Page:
The Joplin Globe, Joplin, MO

Globe Life

March 6, 2009

Book review: Princess grown up in final book

'Forever Princess'

By Meg Cabot

Reading the final book in a much-loved series is a lot like saying good-bye to a dear friend. It’s sad, but tinged with the hope that perhaps you’ll see each other again.

Sometimes I try to postpone the inevitable. I’ve picked up and put down “Breaking Dawn,” the last book in Stephenie Meyer’s “Twilight” series, so many times that it’s getting embarrassing.

When I learned that Meg Cabot was winding down her popular “Princess Diaries” series with the tenth book, my first response was worthy of the sometimes overly dramatic Princess Mia: An anguished “NOOOO!!!!!”

But I soon got over myself. There was no way I was not reading “Forever Princess.”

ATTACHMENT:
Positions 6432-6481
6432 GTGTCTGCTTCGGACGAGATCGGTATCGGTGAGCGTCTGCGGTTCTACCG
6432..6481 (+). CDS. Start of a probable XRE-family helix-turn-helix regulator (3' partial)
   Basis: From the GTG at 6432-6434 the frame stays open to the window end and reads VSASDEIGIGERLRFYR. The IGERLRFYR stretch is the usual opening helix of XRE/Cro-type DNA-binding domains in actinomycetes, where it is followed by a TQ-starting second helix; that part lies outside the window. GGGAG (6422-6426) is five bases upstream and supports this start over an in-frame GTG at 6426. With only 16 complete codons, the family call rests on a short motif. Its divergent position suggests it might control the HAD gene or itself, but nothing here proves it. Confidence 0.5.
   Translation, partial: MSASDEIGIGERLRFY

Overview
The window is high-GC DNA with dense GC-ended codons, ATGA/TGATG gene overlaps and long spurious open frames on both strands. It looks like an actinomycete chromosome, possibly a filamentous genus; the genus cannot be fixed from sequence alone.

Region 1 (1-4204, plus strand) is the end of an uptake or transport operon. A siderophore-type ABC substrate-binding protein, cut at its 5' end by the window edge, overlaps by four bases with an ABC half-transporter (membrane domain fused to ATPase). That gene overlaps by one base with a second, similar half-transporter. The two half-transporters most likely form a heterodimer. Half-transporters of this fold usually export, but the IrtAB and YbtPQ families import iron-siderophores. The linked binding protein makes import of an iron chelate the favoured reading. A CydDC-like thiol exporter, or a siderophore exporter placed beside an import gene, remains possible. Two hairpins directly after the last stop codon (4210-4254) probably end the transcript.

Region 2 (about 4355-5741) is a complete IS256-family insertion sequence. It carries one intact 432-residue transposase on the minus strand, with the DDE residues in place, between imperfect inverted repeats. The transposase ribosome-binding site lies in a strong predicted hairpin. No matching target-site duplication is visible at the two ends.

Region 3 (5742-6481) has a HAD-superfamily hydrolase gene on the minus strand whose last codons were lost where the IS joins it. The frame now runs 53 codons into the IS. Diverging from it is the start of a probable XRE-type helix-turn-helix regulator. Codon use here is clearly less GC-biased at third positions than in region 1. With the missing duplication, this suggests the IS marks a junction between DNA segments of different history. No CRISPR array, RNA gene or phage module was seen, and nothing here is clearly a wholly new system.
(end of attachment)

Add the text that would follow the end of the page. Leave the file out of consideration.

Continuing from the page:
I read all 383 pages in two sittings. If there is one thing I love about Cabot, besides her loopy sense of humor and non-conformist heroines, it’s that her books are very easy and enjoyable reads. Brain candy, if you will.

In “Forever Princess,” Mia is no longer an awkward 14-year-old struggling with math, impossible crushes on unavailable boys, and the newly-discovered knowledge that she’s the heir to the throne of Genovia. Her once-dreaded princess lessons with her sidecar-swilling, control freak of a grandmother have paid off, and she’s considerably more poised and polished these days.

Her life isn’t any less complicated, though. She’s about to graduate from high school, but can’t decide where to attend college. Her father is trying to get elected prime minister of Genovia, but losing in the polls to his cousin.

Her grandmother has planned an 18th birthday party for her, complete with celebrities. She and her former BFF Lilly still haven’t made up. And she’s also the only one among her friends who hasn’t “done it.”

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